State Designer is built to help you design and manage the state of a user interface. You might already be familiar with the idea of state management—but what does it mean to design a state?
In this article, you’ll learn about the ideas and philosophy behind State Designer and get a better idea of the problems that it tries to solve.
What is State?
All user interfaces relate to some sort of information. We use the term state to refer to the information’s most current version. When an event occurs that changes the information, that change produces a new state and updates the user interface.
In its most simple terms, a user interface only needs to do two things:
- Show the current state to the user
- Respond to events by changing the state
Sounds easy enough—and, when it’s done right, a user interface can feel very natural. However, for several reasons, getting it right is often very hard to do.
What’s the problem?
In the past, the most difficult part of building a user interface was making sure that the user would always “see” the latest state.
Thankfully, recent tools and frameworks such as React and Vue have essentially solved this problem for us. Whatever our state is, we can be confident that our user interface will stay in sync as the state changes.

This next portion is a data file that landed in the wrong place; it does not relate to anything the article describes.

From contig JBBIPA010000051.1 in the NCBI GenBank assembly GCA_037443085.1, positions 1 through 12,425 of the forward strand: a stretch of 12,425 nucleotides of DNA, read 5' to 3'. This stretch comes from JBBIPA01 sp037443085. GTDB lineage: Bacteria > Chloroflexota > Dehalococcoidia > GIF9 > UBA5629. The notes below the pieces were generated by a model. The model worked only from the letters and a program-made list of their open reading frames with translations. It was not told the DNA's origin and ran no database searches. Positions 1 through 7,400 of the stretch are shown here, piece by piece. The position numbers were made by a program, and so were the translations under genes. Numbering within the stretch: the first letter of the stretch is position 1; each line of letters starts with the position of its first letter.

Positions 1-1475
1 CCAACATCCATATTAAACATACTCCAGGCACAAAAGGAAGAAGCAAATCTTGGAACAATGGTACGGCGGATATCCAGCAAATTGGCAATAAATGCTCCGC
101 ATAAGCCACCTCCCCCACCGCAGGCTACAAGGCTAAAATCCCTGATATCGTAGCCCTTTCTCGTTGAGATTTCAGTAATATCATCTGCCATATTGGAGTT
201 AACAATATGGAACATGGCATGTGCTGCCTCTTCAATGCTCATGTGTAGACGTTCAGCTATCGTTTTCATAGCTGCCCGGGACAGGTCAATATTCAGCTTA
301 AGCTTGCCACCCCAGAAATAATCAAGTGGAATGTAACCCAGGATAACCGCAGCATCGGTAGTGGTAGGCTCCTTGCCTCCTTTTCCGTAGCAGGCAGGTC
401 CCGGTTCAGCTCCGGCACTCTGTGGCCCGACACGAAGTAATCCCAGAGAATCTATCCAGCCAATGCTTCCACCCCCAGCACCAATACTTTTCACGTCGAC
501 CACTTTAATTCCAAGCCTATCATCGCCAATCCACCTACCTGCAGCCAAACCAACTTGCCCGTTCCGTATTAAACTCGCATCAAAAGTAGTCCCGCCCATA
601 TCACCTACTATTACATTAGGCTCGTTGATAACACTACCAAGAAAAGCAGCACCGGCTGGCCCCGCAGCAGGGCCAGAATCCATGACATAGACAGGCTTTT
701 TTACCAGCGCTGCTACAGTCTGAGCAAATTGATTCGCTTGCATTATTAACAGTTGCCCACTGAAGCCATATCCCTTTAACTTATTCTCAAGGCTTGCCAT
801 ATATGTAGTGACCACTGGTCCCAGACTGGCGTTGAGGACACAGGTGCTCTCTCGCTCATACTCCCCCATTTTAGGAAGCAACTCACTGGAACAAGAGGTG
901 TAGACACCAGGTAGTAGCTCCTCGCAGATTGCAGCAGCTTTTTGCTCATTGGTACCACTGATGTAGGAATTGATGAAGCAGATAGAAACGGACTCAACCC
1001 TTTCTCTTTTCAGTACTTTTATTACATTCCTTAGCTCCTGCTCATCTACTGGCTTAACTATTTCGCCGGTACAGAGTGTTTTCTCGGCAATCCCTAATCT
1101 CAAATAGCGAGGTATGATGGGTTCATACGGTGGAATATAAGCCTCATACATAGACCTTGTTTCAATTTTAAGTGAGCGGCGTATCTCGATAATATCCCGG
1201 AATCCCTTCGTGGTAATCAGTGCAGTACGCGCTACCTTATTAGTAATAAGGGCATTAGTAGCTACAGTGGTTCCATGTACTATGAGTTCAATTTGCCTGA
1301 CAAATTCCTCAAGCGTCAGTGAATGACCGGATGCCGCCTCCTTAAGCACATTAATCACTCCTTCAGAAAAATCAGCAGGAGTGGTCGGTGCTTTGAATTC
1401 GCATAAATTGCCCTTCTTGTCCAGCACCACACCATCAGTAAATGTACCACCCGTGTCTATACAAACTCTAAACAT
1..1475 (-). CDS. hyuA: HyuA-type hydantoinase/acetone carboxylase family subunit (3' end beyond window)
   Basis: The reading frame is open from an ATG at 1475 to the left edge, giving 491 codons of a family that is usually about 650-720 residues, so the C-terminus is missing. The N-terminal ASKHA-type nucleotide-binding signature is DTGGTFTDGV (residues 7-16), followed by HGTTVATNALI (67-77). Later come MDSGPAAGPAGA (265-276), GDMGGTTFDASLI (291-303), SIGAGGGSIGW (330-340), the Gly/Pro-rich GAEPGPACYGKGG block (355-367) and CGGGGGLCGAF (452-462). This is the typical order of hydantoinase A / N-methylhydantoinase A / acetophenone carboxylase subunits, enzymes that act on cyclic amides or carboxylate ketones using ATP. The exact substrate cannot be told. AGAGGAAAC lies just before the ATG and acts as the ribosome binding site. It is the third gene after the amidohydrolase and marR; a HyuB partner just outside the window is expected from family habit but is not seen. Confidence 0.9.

While this makes the job of building a user interface much easier, we’re still left with problem of actually designing how the user interface works. This involves answering several critical questions:
- What information matters to the user interface?
- What events can occur—and under what circumstances?
- How should these events change the state?
These are fundamentally design problems: creative decisions about how the user interface should function in order to fulfill its purpose. Like any design problem, finding a good answer involves experimentation, iteration, and plenty of dead ends.
However, on the other side of these design problems are equally tricky implementation problems, and there are dozens of state management libraries focused just on getting state to work in a project. In state management, the questions are different:
- How do I get the most recent version of the state?
- Where should I put the logic surrounding events?
- How do I actually make changes to the state?
And here’s the problem:
At present, both of these tasks—designing how the user interface should work, and then of implementation that solution—are almost always performed together in code. However, the code we use to manage state is often very poorly suited for designing state.
This under-tooling can lead to a painful design process, difficult bugs in a state’s logic, and a resulting state that can exist only in its implementation—impossible to chart, visualize, or represent abstractly.
Treating State as a Design Problem
You’ll find its API and feature set tuned specifically to design concerns. If you’ve struggled with making decisions about state in the past, then you might like what you find.
If you’d like to learn more, you can start learning State Designer right away by reading the guide. Check out some examples to see what finished projects look like—or kick off a new project with a template.